Thomson gives us a bold New World landscape made even more beautiful with techniques seemingly borrowed from Art Nouveau. The tree’s branches are articulated, the sky seen across the lake glows with jewel-like tones.
Thomson had little formal training in art, but he had talent and drive. He was draftsman and etcher who fell in with other commercial artists working in Toronto in the 1910s. This group would come to be called the Group of Seven after Thomson’s death. These artists talked about defining a Canadian style of art. They took weekend jaunts to paint in nature, an activity that sounds to me a bit like the Parisian artists heading to woods around Barbizon to charge their creative spirits.
By 1912, Thomson had fallen hard for the charms of Algonquin Park.
With the support of a patron, Thomson was able to make a break from commercial art. He then spent as much time as possible living and working and sketching around Algonquin.
Thomson would arrive “as the ice broke in spring and staying until the harsh winter drove him back to Toronto,” according to a handout for the 2012–2013 exhibition, “Painting Canada: Tom Thomson and the Group of Seven.” The McMichael Canadian Art Collection arranged this show, whose lead organizer was Ian Dejardin, then director of the U.K.’s Dulwich Picture Gallery. An expert fisherman, Thomson picked up extra money from time to time as a park guide.
“At the same time, he painted hundreds of electrifying small sketches, the most promising of which he then worked up into finished canvases in Toronto over the winter months, selling just enough to prevent him from having to return to work as a commercial artist,” according to the handout.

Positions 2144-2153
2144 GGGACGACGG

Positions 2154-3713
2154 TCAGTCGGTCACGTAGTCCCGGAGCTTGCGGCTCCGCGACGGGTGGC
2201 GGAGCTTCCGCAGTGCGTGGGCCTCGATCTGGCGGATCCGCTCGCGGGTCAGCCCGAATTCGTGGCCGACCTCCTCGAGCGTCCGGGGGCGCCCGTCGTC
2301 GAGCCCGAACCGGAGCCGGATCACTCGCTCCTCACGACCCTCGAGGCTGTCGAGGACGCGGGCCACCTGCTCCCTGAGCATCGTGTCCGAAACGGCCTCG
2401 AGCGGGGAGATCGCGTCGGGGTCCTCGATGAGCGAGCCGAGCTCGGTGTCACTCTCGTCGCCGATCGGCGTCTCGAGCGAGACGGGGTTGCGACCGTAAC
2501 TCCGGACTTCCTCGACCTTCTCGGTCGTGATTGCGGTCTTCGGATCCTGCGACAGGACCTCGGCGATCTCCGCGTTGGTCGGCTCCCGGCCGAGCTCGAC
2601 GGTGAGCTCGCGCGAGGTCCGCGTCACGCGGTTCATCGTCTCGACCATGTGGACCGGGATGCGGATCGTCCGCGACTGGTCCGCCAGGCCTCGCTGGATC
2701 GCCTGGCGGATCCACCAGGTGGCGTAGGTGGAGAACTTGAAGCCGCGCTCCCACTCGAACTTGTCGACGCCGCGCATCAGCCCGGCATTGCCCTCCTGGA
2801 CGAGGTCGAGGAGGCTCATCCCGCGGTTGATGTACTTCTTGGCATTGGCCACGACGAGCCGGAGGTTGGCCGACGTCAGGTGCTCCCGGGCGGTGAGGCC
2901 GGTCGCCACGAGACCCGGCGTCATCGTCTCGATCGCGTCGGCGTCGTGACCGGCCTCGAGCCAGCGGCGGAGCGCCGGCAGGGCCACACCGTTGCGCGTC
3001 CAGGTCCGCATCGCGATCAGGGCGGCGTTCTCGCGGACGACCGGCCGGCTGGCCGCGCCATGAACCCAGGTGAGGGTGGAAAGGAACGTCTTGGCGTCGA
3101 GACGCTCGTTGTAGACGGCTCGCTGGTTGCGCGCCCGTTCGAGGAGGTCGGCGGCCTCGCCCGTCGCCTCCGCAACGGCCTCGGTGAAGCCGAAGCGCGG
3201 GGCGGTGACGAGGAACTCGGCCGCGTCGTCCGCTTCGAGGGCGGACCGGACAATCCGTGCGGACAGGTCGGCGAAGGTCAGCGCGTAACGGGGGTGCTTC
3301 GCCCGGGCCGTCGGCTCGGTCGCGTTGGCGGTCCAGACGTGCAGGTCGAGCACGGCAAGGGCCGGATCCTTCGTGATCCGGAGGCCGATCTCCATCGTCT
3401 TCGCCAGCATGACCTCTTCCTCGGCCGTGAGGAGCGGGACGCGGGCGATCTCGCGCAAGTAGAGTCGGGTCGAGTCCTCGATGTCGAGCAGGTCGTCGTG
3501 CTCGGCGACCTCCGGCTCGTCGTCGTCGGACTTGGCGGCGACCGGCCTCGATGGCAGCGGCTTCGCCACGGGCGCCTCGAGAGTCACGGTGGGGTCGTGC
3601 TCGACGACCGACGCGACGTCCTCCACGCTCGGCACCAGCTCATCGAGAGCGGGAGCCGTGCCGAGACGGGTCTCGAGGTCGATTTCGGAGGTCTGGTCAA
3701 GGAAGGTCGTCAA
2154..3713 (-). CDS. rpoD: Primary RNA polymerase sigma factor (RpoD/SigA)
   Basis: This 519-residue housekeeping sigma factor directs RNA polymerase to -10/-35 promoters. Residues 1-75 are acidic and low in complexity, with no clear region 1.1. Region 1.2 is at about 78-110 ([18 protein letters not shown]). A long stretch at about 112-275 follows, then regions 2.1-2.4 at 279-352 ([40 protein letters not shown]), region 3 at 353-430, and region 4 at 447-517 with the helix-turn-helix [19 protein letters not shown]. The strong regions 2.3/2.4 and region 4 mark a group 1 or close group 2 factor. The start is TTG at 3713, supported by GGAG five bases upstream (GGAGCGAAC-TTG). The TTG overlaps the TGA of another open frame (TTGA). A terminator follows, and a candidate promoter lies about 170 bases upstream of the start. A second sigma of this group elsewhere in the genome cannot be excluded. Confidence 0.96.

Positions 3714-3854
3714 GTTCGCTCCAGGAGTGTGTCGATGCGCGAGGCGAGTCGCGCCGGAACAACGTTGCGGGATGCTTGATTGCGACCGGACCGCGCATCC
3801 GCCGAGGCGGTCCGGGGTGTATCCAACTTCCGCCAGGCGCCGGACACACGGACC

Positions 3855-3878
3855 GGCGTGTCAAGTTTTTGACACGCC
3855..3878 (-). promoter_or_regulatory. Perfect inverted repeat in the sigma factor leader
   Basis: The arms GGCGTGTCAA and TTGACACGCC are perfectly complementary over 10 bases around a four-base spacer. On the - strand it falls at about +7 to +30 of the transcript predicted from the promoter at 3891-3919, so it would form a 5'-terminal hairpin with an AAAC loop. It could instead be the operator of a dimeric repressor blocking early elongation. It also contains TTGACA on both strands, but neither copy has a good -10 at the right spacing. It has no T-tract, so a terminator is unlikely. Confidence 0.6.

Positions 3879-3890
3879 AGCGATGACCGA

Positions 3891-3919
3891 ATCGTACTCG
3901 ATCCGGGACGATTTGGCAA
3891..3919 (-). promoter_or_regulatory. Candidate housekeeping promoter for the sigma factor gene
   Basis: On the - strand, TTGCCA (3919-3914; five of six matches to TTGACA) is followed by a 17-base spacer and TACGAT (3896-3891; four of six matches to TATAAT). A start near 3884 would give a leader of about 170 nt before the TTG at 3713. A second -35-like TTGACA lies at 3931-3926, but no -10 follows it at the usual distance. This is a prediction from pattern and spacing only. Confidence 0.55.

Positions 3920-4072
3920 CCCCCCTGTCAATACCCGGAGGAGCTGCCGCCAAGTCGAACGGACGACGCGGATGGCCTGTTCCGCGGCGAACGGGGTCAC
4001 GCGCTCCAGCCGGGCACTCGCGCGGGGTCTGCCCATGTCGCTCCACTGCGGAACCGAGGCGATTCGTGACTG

By 2017, Dejardin was the executive director of the McMichael Canadian Art Collection. In a video posted to the museum’s YouTube channel that year, Dejardin reflects on how Thomson’s work shifted dramatically. Looking at his paintings, we can see a break from the “very limited palette” of some of his earlier work, as Dejardin described it.
“There is just this moment where suddenly color happens. How did he do it?” Dejardin says.
“I don’t know. I’d love to be a fly on the wall back in 1912, ’13, ’14, to overhear some of the discussions” that Thomson had with his friends who would become famous as members of the Group of Seven, the art historian added.
Thomson “was liberated by what his understanding of Post-Impressionist art was to use color and the minute he starts using color, his genius kicks in,” Dejardin says.
What a loss for Canada and art lovers everywhere that Thomson had such a short time to show us that genius. Look at the painting below to see how Thomson uses bits of fiery-orange to bring alive even this painting dominated by more muted colors.
I confess it feels a little odd to write on works I have not studied “in the paint,” only in photos.
I used to think you didn’t know a painting unless you saw it up close and then stepped back from it and then walked up to it again for another inspection, and repeated this process three or four times. Maybe you walked away and checked out other works in nearby rooms of the museum you were visiting and then circled back to the one you are studying. This approach still likely is many art lovers’ preferred way to spend time with paintings. I know it’s mine.
But my view on how we become acquainted with art is shifting.
There is more to see out there than even a frequent traveler like me will ever get to. A joy of the 21rst century is the universe of art you can see from your home — or where you want to surf for it on the Internet via your laptop, tablet or phone. I’m grateful to Eleanor Jackson for her post on Thomson on the fantastic Facebook group, Art History and Fine Art. That was my introduction to Thomson, whose works I now long to someday see in the paint.